NWRA Urges California Lawmakers to Consider Incentives for Domestic Recycling Infrastructure

NWRA Urges California Lawmakers to Consider Incentives for Domestic Recycling Infrastructure

Arlington, VA – In a letter to AB 1080 sponsor, California Assemblywoman Lorena Gonzalez, the National Waste & Recycling Association (NWRA) urged California lawmakers to incorporate in legislation incentives to boost domestic recycling markets and capacity. AB 1080 and its companion bill SB54, legislation known as California Circular Economy and Plastic Pollution Reduction Act, would require a 75 percent reduction in waste from single-use plastic products by 2030 and would require all single-use plastic products in California to be recyclable or compostable by 2030.

“The changing nature of recycling and waste materials has made it challenging to collect and segregate items and has led to increased confusion as to what is recyclable. The ability to identify recyclability or compostability, and the ability to sort these materials must be considered. We have concerns that these bills may drive product manufacturers to label their materials as recyclable while there is no end market. We suggest that the legislation include incentives to encourage investment in domestic market development,” said NWRA President and CEO Darrell Smith.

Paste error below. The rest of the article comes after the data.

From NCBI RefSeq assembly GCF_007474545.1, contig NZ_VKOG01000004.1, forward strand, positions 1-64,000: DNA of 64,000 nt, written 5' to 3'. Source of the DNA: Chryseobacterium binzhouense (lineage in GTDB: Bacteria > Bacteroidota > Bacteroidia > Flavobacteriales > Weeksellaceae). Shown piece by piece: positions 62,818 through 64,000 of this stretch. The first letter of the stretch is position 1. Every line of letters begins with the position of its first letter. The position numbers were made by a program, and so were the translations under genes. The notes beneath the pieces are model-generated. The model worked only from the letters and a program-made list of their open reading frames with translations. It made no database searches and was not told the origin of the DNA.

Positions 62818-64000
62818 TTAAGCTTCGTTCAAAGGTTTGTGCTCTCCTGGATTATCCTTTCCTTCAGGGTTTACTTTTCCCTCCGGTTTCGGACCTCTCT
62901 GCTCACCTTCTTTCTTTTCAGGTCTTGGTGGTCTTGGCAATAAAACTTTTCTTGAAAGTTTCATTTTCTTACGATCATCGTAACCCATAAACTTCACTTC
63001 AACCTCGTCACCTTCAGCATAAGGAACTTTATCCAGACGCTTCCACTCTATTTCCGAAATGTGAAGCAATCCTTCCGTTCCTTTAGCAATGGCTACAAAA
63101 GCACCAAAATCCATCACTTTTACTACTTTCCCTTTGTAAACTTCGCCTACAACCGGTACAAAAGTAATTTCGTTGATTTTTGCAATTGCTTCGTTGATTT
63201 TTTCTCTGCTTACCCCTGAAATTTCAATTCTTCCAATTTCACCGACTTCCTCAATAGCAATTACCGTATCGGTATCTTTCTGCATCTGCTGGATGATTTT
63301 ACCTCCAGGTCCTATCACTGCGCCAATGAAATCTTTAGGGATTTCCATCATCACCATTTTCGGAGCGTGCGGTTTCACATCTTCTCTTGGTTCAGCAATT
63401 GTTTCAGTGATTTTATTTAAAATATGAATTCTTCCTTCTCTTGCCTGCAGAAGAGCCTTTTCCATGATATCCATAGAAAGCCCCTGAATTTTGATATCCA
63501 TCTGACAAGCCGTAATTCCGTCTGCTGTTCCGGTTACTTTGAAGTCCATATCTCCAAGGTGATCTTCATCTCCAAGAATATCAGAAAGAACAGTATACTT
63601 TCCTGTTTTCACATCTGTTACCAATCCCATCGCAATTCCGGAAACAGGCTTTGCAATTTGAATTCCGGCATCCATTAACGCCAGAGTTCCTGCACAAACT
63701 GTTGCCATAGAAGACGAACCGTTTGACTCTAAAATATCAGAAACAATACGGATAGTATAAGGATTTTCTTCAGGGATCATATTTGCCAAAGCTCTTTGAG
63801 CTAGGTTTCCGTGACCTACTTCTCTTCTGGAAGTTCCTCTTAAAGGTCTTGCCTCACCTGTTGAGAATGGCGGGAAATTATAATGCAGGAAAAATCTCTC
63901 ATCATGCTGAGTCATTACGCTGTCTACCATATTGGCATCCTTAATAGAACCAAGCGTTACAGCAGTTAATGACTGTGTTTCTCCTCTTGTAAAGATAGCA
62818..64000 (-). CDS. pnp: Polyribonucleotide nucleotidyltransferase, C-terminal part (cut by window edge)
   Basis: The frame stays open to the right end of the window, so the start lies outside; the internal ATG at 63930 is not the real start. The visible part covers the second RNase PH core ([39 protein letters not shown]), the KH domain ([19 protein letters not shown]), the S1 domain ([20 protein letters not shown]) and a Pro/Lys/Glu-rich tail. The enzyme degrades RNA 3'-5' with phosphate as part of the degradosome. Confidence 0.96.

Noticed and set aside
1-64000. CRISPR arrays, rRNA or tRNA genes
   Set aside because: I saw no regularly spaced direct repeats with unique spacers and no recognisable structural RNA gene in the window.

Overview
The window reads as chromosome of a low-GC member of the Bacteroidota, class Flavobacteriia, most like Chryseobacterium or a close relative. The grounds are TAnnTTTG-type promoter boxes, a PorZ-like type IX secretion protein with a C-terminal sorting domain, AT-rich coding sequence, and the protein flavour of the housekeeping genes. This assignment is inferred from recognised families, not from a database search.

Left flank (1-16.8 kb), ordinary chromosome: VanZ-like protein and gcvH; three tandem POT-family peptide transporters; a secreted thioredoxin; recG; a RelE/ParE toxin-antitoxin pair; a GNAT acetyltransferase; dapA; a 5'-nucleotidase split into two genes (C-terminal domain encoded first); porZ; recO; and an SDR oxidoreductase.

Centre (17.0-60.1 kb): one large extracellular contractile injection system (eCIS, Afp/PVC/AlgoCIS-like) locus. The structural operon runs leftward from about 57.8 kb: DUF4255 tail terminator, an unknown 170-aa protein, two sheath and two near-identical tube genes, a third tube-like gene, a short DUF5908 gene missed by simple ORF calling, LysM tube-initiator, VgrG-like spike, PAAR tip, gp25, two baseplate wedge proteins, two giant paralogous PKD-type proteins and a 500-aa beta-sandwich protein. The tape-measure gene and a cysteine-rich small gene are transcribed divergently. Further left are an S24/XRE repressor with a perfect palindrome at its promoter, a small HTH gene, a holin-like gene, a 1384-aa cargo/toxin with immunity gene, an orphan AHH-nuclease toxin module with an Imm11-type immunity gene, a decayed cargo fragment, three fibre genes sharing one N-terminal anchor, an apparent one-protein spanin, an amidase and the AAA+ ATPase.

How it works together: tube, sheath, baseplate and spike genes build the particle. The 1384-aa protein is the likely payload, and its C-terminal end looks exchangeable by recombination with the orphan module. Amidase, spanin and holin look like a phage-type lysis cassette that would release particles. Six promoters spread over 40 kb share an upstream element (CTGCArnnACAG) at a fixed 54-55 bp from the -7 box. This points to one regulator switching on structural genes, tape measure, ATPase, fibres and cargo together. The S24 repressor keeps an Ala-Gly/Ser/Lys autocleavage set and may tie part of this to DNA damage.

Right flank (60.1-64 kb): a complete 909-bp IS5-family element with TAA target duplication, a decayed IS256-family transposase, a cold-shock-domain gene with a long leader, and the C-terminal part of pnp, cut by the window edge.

Investments in a domestic market would have the potential to create greater stability in California’s existing recycling infrastructure and spur the development of domestic processing facilities, in order to solidify a closed loop for single-use plastic products.


The National Waste & Recycling Association (NWRA) represents the private sector waste and recycling services industry. Association members conduct business in all 50 states and include companies that manage waste, recycling and medical waste, equipment manufacturers and distributors, and a variety of other service providers. For more information about NWRA, please visit www.wasterecycling.org.

Brandon Wright
National Waste and Recycling Association